May I Please Have $700 Billion? Please?
This economic meltdown is resulting in the largest bailout since the great depression. With $700 billion, the government would be able to buy the bad debt of any financial institution for the next two years. The debt ceiling would be raised from $10.6 trillion to $11.3 trillion. But there is no provision for the government to get anything in return.
Under this plan the Secretary of the Treasury would have broad powers to buy and see mortage-related assets with little congressional oversight. Not everyone is, you’ll pardon the expresson, “buying” this.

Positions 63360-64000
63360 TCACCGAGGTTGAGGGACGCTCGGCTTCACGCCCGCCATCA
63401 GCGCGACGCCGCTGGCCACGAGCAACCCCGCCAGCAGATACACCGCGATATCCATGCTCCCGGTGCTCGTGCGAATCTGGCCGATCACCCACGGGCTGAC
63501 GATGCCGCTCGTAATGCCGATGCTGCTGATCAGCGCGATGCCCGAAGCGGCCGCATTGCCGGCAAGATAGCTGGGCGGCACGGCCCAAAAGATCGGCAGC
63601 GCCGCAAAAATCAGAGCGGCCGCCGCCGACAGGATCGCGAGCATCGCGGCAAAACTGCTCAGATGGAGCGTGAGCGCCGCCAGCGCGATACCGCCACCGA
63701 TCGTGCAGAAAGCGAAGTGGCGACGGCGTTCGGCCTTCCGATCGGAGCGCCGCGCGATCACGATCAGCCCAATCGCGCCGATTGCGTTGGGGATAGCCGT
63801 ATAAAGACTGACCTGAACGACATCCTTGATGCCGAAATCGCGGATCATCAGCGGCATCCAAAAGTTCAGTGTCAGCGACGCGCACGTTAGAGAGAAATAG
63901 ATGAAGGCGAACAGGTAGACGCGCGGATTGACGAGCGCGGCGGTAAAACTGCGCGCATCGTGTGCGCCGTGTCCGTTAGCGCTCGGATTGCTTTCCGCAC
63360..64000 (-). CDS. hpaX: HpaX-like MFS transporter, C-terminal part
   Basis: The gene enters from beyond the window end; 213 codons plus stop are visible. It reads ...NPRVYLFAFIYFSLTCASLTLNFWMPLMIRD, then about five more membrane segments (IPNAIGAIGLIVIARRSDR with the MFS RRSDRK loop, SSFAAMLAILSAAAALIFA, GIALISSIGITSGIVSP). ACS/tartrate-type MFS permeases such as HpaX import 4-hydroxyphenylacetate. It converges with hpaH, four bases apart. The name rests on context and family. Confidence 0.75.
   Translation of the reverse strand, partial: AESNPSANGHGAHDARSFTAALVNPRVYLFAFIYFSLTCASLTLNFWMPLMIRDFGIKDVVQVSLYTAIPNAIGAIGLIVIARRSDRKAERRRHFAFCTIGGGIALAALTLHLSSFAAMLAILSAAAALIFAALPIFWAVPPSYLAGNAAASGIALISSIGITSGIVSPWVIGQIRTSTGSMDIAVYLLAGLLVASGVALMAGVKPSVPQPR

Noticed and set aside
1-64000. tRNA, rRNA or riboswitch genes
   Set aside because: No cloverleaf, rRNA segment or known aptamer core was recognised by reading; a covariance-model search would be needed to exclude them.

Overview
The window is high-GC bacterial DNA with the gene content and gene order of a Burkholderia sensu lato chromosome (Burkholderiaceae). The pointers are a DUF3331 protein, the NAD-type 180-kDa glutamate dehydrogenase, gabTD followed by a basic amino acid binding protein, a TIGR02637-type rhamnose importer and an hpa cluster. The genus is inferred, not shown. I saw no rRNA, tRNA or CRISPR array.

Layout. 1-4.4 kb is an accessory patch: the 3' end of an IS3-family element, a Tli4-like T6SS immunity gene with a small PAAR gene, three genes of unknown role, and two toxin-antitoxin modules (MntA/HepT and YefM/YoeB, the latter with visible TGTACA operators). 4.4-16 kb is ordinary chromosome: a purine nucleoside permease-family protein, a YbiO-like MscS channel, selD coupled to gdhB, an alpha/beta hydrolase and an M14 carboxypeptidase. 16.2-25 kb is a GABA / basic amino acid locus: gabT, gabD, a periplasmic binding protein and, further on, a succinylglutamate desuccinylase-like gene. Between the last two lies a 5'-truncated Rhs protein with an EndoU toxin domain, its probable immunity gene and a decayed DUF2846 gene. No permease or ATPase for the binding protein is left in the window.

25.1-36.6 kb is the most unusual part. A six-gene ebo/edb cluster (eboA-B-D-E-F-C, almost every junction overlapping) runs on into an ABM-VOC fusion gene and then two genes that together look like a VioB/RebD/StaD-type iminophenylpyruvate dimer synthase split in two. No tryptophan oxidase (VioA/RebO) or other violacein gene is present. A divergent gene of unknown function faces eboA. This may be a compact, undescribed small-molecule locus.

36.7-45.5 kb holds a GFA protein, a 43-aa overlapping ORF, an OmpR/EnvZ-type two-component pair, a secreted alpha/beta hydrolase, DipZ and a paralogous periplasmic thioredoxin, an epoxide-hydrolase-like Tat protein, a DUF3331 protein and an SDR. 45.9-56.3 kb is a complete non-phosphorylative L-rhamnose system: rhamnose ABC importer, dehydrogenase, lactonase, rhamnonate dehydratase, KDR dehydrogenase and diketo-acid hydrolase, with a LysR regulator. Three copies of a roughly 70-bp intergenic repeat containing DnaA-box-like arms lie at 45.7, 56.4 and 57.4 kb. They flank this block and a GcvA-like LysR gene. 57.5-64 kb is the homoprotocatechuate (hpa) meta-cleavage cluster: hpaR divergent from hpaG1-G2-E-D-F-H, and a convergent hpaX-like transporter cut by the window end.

In a session with House Democrats, they described a plan where the government would in essence set up reverse auctions, putting up money for a class of distressed assets – such as loans that are delinquent but not in default – and financial institutions would compete for how little they would accept for the investments, said Rep. Brad Sherman, D-Calif., who participated in the conference call.
“You give them good cash; they give you the worst of the worst,” Sherman said. A critic of the plan, he complained that Bush and his economic advisers were trying to panic lawmakers into rubber-stamping it.
Let’s just hope John McCain and his promoters keep telling us how strong our economic fundamentals are. Or did the word “strong” suddenly morph into “crisis”?Click here for reuse options!
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